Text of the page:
Reminiscent of the photographic process of days long gone, London’s Lapse closes seed round at $11 million

Reminiscent of the photographic process of days long gone, London’s Lapse closes seed round at $11 million

London-based Lapse has secured $11 million in funding in a seed round. Reminiscent of the era of disposable film cameras, Lapse lets a close group of friends capture and share photos with a retro-caveat; a 24-hour delay; replicating the days of old when a photo lab was involved in the process. The platform is angling for a more genuine social experience, eschewing the “like” button, and thereby removing societal pressures and user anxieties. The $11 million seed round adds to Lapse's $1.4 million pre-seed round announced just four months prior, and provides the startup a total of $11.4 million.

Despite going live less than a month ago, the startup is posting some impressive numbers; citing over 1 million images captured and shared, with power users clocking some 200 images a week. The app is still residing in the invite-only neighbourhood, as founding brothers Ben and Dan Silvertown, are aiming to carefully craft the user experience, prioritising product development and a controlled growth rate over sheer user numbers.

Building upon the #nofilter approach to photo sharing, the Silvertown brothers brought their offering forward in the hope of helping users visually share their experiences, but without the rigging of the system via a “like” button or societal pressures of numbers, factors often found in "other" public photo-sharing/social networks.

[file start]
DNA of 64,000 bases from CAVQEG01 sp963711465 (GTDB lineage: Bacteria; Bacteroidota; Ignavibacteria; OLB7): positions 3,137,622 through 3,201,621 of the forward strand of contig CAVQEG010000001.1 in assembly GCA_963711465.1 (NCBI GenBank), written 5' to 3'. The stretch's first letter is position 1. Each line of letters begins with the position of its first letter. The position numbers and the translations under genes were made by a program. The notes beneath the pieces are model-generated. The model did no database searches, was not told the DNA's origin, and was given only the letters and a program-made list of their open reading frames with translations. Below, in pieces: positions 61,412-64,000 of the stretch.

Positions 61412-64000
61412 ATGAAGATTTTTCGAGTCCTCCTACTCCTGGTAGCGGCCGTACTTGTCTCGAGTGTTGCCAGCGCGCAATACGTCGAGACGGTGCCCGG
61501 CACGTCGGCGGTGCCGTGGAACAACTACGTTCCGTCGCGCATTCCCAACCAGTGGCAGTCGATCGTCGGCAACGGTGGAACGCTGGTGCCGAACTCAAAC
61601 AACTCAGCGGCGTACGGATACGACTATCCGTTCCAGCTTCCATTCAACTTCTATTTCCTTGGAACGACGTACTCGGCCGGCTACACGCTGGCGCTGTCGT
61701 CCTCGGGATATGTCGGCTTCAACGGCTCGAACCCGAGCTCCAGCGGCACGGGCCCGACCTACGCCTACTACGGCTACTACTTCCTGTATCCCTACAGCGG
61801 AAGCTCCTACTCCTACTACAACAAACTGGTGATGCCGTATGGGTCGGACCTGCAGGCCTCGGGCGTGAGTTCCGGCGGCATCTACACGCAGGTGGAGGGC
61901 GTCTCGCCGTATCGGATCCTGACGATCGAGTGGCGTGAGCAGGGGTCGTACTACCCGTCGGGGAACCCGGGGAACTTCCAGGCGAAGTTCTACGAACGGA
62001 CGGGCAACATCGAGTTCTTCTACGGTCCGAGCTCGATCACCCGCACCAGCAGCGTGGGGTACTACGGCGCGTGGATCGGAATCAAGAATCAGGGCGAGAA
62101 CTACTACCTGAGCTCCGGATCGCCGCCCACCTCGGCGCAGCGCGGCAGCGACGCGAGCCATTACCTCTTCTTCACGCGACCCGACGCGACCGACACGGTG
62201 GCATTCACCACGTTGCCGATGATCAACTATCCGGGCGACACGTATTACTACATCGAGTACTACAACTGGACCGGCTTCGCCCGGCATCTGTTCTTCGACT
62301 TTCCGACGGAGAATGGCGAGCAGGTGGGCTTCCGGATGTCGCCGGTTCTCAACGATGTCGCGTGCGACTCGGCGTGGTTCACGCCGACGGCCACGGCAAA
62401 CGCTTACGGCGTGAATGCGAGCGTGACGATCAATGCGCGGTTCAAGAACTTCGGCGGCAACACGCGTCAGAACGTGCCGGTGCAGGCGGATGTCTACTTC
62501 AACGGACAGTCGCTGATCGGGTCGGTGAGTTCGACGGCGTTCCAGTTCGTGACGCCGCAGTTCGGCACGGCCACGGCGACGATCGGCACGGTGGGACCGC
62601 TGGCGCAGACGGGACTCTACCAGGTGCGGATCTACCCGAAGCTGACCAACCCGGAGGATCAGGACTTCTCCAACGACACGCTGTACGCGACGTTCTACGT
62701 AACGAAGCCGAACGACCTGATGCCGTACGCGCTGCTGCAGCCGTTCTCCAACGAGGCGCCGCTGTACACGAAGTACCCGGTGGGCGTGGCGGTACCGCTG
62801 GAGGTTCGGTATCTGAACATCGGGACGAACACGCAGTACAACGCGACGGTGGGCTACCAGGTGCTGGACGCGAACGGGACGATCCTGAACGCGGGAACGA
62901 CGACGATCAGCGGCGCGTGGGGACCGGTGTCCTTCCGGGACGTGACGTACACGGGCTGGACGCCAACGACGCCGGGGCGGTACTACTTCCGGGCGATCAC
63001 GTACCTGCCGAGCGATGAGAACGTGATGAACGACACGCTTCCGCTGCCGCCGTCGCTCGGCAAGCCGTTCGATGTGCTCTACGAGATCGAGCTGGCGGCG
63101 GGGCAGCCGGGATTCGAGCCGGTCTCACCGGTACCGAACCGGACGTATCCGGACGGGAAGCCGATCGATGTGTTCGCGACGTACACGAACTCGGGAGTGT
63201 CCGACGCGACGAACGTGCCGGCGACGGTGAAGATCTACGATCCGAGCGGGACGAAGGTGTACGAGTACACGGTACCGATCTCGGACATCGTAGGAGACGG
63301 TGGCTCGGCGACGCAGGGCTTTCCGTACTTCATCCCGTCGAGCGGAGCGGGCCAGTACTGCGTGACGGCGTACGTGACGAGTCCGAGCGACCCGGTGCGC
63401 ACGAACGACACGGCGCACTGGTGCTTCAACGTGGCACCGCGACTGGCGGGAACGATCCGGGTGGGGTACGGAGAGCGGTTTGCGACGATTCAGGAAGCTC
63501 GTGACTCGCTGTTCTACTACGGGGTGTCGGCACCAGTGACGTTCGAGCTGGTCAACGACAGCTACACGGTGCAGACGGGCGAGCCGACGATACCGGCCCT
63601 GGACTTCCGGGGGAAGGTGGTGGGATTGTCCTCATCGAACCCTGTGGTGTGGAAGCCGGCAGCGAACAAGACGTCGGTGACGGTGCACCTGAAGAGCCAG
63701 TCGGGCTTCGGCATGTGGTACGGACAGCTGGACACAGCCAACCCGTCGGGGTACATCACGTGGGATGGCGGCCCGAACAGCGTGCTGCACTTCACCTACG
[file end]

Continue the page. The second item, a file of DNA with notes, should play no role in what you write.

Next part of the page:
Ben Silvertown explains, “Lapse doesn’t let you review, edit, or curate photos in ways that other platforms encourage. The focus is on enjoying the moment, rather than trying to showcase it. People are taking and sharing photos on Lapse of things they never would have otherwise. By removing the pressure for perfection and the mental barrier when we review photos, a whole new world of more ‘real’ photos gets unlocked.”

And while the app doesn’t allow users to edit their own photos, a retro-styling is automatically applied to imagery via the apps’ proprietary processing engine. This engine was developed and tested with more than 30 professional photographers to emulate the distinctive appearance of film-based photography,

Lapse’s $11 million seed round was led by Octopus Ventures and GV, and saw participation from existing investor Speedinvest, and new angel investor, (ironically) “Like” button inventor Soleio Cuervo.

“Lapse is a next-generation private social network, launched at a time when consumers are fundamentally rethinking their relationship with traditional players. With Lapse, the consumer is no longer the product. This dramatic shift in mentality enables users to communicate freely in private groups, and to provide in-the-moment images of their lives. The product design also means users no longer have the social pressures of portraying themselves a certain way and are instead encouraged to be authentic, which has a profound impact on the way we communicate,” commented Octopus Ventures’ Matt Chandler.

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